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Muslim protest scorecard

Originally posted on Aussie Madness:

Not great…

Not great…

Let’s see how the Australian Islamic community’s protests stack up:

  • Protests against the brutal rape of infidel white girls? None
  • Protests against the savage beheading of Western journalists? None
  • Protests against the forced conversion and murder of Christians in Iraq? None
  • Protests against the ‘twisting’ of the Religion of Peace™ by Islamic State? None
  • Protests against the daily preaching of hatred in Middle East mosques? None
  • Protests condemning the plot to behead a kafir in Sydney? None
  • Barbecues to show solidarity with Australia? One - a good start…

And now can we count the number of protests and complaints about ‘Islamophobia’, the inevitable ‘backlash’, ‘victimisation’, demands for special treatment, ‘demonising’, police ‘harassment’, Israel = Nazis, banners proclaiming “behead those who insult the Prophet”, sharia for Australia, etc etc…?

How about these examples for comparison?

  • Number of Facebook pages set up by the Grand Mufti to track instances of radicalisation in…

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Meriwether Lewis and Laudanum

pamea:

All been done before.

Originally posted on Frances Hunter's American Heroes Blog:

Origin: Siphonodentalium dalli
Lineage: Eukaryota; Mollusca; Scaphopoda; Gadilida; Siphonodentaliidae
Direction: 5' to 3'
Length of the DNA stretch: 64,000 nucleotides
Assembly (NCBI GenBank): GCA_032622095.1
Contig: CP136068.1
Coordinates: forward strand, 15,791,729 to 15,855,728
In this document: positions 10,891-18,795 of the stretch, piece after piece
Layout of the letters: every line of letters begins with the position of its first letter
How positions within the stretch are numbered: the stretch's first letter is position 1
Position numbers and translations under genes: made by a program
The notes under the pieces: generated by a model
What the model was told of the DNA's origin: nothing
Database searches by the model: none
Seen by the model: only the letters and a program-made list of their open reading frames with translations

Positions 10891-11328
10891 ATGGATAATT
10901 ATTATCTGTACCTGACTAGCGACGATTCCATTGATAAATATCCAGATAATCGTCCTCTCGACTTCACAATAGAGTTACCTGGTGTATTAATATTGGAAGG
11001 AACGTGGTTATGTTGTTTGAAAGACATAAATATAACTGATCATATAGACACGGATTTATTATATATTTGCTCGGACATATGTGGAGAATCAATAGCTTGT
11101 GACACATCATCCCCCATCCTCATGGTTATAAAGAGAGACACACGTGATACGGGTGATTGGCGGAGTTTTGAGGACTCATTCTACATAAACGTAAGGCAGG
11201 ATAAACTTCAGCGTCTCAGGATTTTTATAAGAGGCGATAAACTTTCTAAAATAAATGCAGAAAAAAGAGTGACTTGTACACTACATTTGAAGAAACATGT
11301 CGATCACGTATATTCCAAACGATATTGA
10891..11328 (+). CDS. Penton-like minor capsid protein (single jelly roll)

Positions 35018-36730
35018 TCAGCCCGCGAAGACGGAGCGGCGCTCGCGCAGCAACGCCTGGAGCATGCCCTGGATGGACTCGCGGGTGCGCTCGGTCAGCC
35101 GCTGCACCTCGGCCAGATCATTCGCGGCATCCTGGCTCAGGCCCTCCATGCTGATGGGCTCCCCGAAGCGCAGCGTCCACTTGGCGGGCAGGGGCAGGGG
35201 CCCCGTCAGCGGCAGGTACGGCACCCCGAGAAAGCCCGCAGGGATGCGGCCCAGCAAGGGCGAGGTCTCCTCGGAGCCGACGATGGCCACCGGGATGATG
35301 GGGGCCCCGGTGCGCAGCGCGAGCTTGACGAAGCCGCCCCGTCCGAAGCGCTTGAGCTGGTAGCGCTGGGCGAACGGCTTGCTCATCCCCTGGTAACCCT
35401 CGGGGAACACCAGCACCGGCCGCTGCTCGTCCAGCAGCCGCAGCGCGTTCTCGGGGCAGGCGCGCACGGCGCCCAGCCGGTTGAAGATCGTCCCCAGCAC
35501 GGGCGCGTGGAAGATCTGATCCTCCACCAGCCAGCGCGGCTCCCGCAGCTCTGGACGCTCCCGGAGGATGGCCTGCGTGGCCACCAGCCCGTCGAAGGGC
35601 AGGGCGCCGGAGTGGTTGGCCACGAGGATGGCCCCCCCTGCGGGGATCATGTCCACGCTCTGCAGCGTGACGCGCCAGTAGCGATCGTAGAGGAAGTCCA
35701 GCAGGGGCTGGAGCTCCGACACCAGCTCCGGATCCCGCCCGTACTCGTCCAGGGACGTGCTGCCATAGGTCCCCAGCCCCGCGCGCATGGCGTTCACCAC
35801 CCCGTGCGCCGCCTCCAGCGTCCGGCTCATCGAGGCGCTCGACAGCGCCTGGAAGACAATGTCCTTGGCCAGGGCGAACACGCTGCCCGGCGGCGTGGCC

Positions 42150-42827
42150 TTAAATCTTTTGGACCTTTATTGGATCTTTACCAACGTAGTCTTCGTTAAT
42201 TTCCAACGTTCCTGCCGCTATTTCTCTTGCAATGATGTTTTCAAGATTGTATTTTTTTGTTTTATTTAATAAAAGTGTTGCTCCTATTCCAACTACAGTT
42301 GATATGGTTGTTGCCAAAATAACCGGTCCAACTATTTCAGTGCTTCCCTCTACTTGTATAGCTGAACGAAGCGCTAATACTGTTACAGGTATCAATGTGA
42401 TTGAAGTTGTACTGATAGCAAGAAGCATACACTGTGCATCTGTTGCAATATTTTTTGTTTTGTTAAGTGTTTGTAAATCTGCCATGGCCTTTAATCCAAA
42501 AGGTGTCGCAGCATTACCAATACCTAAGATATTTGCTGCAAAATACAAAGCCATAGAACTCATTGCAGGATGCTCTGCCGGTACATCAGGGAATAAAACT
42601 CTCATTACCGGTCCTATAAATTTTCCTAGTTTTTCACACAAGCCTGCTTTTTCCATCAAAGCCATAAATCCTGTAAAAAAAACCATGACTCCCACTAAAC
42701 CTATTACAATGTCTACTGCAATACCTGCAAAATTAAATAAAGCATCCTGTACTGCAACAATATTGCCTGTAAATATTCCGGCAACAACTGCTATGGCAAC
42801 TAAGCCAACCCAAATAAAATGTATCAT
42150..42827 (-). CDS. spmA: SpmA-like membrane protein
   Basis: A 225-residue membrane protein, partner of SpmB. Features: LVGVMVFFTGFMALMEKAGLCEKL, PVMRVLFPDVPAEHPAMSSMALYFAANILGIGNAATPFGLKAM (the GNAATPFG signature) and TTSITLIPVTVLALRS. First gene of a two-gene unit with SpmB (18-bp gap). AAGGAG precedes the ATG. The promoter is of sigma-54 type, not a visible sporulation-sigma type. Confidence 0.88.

There is a strong possibility that Meriwether Lewis was addicted to drugs at the time of his death. Lewis’s biographer Stephen Ambrose noted that Lewis was depressed, drinking heavily, and was taking opium pills and laudanum (a traditional preparation in which opium made from poppies is dissolved in alcohol) to help him sleep and to relieve the symptoms of a flareup of malaria, which would have included fever, chills, headaches, and nausea.

Opium poppies

Papaver somniferum, the opium poppy

Though the true extent of Lewis’s drug problems cannot be known with certainty, we chose to make drug addiction part of Lewis’s character in To the Ends of the Earth. This is not to imply that Lewis’s drug use was recreational or hedonistic. Opium was one of the only pain-killers available in the early 19th century. Like any good doctors, Lewis and Clark had carried the drug in their medicine kit on the Expedition and administered…

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